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1948-49 Theatre Catalog, 7th Edition, Page 262 (251)

1948-49 Theatre Catalog, 7th Edition
1948-49 Theatre Catalog
1948-49 Theatre Catalog, 7th Edition, Page 262
Page 262

1948-49 Theatre Catalog, 7th Edition, Page 262

Topographical Surveys and Test Borings

These First Steps in Careful Planning Can Save Thousands of Dollars and Future Drive-In Headaches

To a casual observer, the erection of a new drive-in theatre near Danville, Virginia, in the latter half of 1948 presented no radical departures in architectural procedure, no visible innovations to excite more than normal comment. What Danville sidewalk superintendents saw was the omnipresent bulldozer in its routine of pushing earth around, then an orderly struggle with structural steel as the screen tower was put up, with its characteristic silhouette against the sky. Other buildings were erected, ramps constructed, speaker stands placedethe usual program of building proceeded on schedule, and the working crew went through their usual paces.

However, despite the appearance of convention, this was a unique construction job and perhaps symbolic of an advanced trend in drive-in theatre building. Designed by remote control, so to speak, the Danville drive-in was the brain-child of Motiograph engineers far from the actual location, working only with a topographical survey of the proposed site. In the formative stages, not even a photograph of the actual site was consulted, nor in fact did one exist. Credit for the outstanding success of


As the. crow flies, it is a, long way from Danville, Virginia, to Chicago, Illinois. But experienced engineers found a way to annihilate distance. Here is an account of the complete planning of a drive-in theatre, away from the actual site, the secret of the enterprise being essentially the competent utilization of a thorough topographical survey.

this job can be attributed to a well seasoned mixture of theory, practical knowledge and skillful application, the seasoning consisting of a generous dash of experience.

Once the decision was made to build, proper selection of the site became not only the first subsequent act but also the most important. In this choice, Motiograph guided the owner by a welle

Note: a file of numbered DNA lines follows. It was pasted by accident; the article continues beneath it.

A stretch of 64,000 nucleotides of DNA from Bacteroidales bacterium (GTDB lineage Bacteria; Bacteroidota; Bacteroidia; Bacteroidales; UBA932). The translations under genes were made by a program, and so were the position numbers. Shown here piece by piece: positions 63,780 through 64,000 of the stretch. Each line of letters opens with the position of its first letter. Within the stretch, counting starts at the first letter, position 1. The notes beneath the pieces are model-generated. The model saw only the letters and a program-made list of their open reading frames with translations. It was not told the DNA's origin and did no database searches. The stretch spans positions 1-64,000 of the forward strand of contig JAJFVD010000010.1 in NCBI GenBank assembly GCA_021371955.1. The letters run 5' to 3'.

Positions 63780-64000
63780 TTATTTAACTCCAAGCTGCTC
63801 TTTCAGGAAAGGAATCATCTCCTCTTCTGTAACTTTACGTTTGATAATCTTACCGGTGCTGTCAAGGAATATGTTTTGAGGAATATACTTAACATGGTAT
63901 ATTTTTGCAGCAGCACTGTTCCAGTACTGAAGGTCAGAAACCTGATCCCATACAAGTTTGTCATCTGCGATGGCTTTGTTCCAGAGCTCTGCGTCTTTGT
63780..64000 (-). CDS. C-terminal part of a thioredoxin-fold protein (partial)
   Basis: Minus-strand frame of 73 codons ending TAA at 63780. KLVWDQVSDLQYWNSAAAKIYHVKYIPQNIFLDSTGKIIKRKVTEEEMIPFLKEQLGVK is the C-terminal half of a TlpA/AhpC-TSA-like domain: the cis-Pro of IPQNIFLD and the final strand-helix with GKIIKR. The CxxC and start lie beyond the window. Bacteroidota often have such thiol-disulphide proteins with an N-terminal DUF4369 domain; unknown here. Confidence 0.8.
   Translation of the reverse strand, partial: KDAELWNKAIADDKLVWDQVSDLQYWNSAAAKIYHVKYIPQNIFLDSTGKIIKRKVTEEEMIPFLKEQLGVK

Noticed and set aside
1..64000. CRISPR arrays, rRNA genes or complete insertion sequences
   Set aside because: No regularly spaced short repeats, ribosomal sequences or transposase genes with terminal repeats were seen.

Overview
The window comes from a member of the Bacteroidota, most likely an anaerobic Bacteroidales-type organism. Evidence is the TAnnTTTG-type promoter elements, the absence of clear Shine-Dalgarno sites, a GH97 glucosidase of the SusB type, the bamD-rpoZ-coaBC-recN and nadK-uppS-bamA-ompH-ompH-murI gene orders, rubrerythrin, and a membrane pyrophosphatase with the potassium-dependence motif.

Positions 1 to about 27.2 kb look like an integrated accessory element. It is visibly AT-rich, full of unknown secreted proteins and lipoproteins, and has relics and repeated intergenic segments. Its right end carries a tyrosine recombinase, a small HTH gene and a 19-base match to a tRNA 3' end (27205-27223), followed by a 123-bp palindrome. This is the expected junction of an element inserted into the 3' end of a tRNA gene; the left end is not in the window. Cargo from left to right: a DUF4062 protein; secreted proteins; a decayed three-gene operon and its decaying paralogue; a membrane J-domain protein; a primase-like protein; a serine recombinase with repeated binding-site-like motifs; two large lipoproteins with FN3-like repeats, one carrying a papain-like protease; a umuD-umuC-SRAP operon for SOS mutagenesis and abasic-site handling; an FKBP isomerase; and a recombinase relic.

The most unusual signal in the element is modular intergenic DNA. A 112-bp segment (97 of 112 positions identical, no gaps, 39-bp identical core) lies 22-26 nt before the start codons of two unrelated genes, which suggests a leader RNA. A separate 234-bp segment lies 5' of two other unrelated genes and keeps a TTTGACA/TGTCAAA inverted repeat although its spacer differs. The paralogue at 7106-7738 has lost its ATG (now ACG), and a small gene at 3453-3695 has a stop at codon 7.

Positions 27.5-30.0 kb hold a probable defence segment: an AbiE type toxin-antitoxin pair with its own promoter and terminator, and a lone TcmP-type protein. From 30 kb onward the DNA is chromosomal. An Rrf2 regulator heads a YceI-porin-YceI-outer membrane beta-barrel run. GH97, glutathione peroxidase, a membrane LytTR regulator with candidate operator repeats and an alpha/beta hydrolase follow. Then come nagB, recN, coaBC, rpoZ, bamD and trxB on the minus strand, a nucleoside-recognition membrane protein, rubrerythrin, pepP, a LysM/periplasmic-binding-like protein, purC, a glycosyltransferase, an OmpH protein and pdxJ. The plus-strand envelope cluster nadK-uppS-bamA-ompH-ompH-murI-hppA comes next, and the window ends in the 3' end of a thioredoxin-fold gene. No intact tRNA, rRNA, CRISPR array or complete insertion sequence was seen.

THIS BIRD'S-EYE VIEW oi the Crescent Drive-In. Danville. Va., gives some indication of the engenuity employed by the engineers, who, in Chicago. without ever having seen this site, prepared the complete plans for this theatre.

defined set of rules which were applied to the Danville location with happy results. Here the dictates of experience helped them avoid disastrous geographical blunders. In their words: ttWe believe that many of the problems presented to the design engineer could be eliminated in many cases by the more careful selection of the site. We believe that close attention to the following rules for the selection of a Drive-In Theatre should be paid before the site is finally selected:

1. It must be within easy driving distance of a population center. There should be at least 50,000 people with in this distance of the Drive-In Theatre site.

2. The lot itself should be adjacent to, but not necessarily on, a well-travelled main highway.

3. To be a practical money-making enterprise, the Drive-In Theatre should have a capacity of at least 500 cars. To obtain the best layout for the theatre area proper, for a 500 car Drive-In Theatre, the lot should be at least 500 feet wide and 600 feet deep. Roughly, each 100 car increase in capacity will require 100 feet in

1948-49 Theatre Catalog, 7th Edition, Page 262